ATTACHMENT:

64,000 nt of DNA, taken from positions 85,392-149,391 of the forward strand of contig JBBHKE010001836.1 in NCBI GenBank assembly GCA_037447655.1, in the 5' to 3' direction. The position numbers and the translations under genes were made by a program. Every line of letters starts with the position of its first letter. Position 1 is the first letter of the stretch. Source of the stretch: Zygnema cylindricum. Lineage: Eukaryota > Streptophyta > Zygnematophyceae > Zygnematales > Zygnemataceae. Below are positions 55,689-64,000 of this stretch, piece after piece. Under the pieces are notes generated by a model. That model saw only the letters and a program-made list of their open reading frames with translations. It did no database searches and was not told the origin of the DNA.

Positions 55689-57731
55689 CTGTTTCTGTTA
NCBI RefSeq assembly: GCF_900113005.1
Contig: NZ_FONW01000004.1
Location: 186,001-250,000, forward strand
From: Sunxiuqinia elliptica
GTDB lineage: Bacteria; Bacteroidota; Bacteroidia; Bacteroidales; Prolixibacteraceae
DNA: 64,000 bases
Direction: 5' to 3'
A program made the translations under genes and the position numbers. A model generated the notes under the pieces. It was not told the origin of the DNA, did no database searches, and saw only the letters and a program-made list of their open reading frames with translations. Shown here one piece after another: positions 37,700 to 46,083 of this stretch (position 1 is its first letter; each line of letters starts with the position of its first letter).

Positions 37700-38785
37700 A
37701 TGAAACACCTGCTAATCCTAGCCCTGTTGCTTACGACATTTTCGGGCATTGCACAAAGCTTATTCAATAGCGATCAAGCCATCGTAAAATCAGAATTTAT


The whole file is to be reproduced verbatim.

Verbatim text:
64,000 nt of DNA, taken from positions 85,392-149,391 of the forward strand of contig JBBHKE010001836.1 in NCBI GenBank assembly GCA_037447655.1, in the 5' to 3' direction. The position numbers and the translations under genes were made by a program. Every line of letters starts with the position of its first letter. Position 1 is the first letter of the stretch. Source of the stretch: Zygnema cylindricum. Lineage: Eukaryota > Streptophyta > Zygnematophyceae > Zygnematales > Zygnemataceae. Below are positions 55,689-64,000 of this stretch, piece after piece. Under the pieces are notes generated by a model. That model saw only the letters and a program-made list of their open reading frames with translations. It did no database searches and was not told the origin of the DNA.

Positions 55689-57731
55689 CTGTTTCTGTTA
NCBI RefSeq assembly: GCF_900113005.1
Contig: NZ_FONW01000004.1
Location: 186,001-250,000, forward strand
From: Sunxiuqinia elliptica
GTDB lineage: Bacteria; Bacteroidota; Bacteroidia; Bacteroidales; Prolixibacteraceae
DNA: 64,000 bases
Direction: 5' to 3'
A program made the translations under genes and the position numbers. A model generated the notes under the pieces. It was not told the origin of the DNA, did no database searches, and saw only the letters and a program-made list of their open reading frames with translations. Shown here one piece after another: positions 37,700 to 46,083 of this stretch (position 1 is its first letter; each line of letters starts with the position of its first letter).

Positions 37700-38785
37700 A
37701 TGAAACACCTGCTAATCCTAGCCCTGTTGCTTACGACATTTTCGGGCATTGCACAAAGCTTATTCAATAGCGATCAAGCCATCGTAAAATCAGAATTTAT